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Research Papers

Investigation of Heat Transfer in Evaporator of Microchannel Loop Heat Pipe

[+] Author and Article Information
Alexander A. Yakomaskin

e-mail: yak40@gmx.com

Valery N. Afanasiev


Department of Thermophysics,
Bauman Moscow State Technical University,
2nd Baumanskaya Street, 5,
Moscow 105005, Russia

Nikolay N. Zubkov

Department of Tool Engineering
and Technologies,
Bauman Moscow State Technical University,
2nd Baumanskaya Street, 5,
Moscow 105005, Russia

Dmitry N. Morskoy

Department of Thermophysics,
Bauman Moscow State Technical University,
2nd Baumanskaya Street, 5,
Moscow 105005, Russia

1Corresponding author.

Contributed by the Heat Transfer Division of ASME for publication in the Journal of Heat Transfer. Manuscript received July 8, 2012; final manuscript received March 14, 2013; published online September 11, 2013. Assoc. Editor: Roy E. Hogan.

J. Heat Transfer 135(10), 101006 (Sep 11, 2013) (7 pages) Paper No: HT-12-1358; doi: 10.1115/1.4024502 History: Received July 08, 2012; Revised March 14, 2013

Loop heat pipes (LHP) are heat transfer devices which use evaporation and condensation of working fluid to transfer heat and use capillary forces to provide fluid circulation in a closed loop. One of the main applications of LHP is cooling of electronic components. Further development of this field is associated with miniaturization. Thus, there are strict limits imposed upon size of elements of heat transfer devices in electronics cooling. One of such elements is an evaporator of the LHP, its main element. This paper deals with the LHP evaporator and is aimed at showing dependence of wick conductivity, thickness, and vapor flow geometry on overall heat transfer performance. An open loop experimental setup was created. Experiments were carried out with various configurations. The evaporator consisted of a microchannel (MC) plate, with groove widths of 100 and 300 μm, wick (metal and nonmetal porous materials were used) and a compensation chamber (CC). Heat load varied from 20 to 140 W in steps of 20 W. The area of the heater was equal to 19 × 19 mm2. The working fluid is de-ionized water. Experimental results include data on temperature distribution across the wick's height, temperature of microchannel's surface, and temperature of water in the compensation chamber. The results reveal a potential for performing optimization of the zone of evaporation in order to produce thinner LHP evaporators.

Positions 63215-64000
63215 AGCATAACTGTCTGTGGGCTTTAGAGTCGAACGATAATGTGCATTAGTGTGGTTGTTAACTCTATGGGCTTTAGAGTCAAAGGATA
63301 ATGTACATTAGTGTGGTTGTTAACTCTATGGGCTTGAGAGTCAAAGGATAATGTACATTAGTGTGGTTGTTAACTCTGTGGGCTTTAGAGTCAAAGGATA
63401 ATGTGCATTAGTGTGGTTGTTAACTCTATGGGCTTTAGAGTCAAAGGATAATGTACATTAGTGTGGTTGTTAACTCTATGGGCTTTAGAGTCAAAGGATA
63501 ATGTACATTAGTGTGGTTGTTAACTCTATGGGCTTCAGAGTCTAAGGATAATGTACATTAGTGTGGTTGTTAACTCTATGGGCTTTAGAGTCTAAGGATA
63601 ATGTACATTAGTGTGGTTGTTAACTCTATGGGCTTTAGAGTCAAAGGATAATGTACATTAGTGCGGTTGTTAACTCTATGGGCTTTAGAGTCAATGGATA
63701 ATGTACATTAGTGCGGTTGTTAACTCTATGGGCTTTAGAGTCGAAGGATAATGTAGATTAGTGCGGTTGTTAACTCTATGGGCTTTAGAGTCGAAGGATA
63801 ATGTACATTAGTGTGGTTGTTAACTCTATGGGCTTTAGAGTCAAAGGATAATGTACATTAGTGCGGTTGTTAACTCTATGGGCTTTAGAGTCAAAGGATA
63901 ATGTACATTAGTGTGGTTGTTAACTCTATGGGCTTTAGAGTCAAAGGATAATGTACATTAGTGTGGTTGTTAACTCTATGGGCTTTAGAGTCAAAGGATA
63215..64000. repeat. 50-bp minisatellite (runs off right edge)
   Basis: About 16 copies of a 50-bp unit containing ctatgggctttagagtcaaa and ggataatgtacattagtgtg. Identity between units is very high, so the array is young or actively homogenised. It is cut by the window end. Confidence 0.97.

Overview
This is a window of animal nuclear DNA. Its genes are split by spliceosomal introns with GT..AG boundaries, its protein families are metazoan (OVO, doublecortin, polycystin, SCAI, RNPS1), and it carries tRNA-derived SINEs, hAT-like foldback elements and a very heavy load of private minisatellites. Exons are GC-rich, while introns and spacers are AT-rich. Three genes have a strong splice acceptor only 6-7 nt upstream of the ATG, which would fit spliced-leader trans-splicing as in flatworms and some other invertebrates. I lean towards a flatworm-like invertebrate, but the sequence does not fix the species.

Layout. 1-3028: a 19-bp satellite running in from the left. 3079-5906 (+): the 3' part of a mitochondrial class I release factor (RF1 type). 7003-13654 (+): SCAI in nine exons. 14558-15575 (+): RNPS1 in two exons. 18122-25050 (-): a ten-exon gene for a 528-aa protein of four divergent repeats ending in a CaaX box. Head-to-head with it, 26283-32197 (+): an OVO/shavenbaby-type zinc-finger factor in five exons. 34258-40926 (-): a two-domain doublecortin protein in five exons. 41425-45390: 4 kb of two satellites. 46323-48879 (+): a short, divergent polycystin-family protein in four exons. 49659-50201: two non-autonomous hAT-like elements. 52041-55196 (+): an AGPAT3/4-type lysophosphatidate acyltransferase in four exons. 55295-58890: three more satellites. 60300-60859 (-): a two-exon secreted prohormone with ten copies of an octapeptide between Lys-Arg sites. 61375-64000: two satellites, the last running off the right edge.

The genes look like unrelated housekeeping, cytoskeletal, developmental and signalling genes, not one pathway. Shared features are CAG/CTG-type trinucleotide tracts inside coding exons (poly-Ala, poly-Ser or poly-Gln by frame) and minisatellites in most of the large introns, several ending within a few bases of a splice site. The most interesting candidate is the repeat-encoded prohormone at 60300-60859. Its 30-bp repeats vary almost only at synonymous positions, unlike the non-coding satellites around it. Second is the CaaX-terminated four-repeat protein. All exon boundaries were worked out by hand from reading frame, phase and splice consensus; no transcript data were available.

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References

Figures

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Fig. 3

Flat thermocouple TC3 on the top of the wick

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Fig. 2

The experimental scheme: V1, V2, valves; Tr, transformer; P, pressure transducer; W, power meter; TC1–TC4, thermocouples; ΔH, level difference; R, reservoir; B, buffer

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Fig. 1

Assembly of evaporator: 1, base; 2, insulation plate; 3, heater; 4, microchannel plate; 5, wick; 6, perforated plate; 7, paper gasket; 8, compensation chamber; 9, vacuum rubber gasket; 10, cross-shaped part

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Fig. 4

Section of the microchannels (also see Table 2)

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Fig. 5

Heater surface temperature TC1 versus heat load for MC1 for different wick materials

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Fig. 12

Deformational cutting examples: (a), tube finning; (b), typical fin cross section; (c) pinned surface; (d) inside tube enhancement; (e) mesh of metal sheet; and (f) surface for pool boiling

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Fig. 10

Start-up characteristics for MC1 at Q = 20 W

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Fig. 6

Heater surface temperature TC1 versus heat load for MC2 for different wick materials

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Fig. 7

Heater surface temperature TC1 versus heat load for GF b = 0.4 for MC1 and MC2

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Fig. 8

Heater surface temperature versus heat load for SS b = 2.5 for MC1 and MC2

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Fig. 9

Temperature difference between heater surface and absorbing side of wick versus heat load for MC1 (ΔT = TC1 − TC3)

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Fig. 11

Deformational cutting method: 1, workpiece; 2, tool; 3, fins; 4, primary motion; 5, feed motion

Tables

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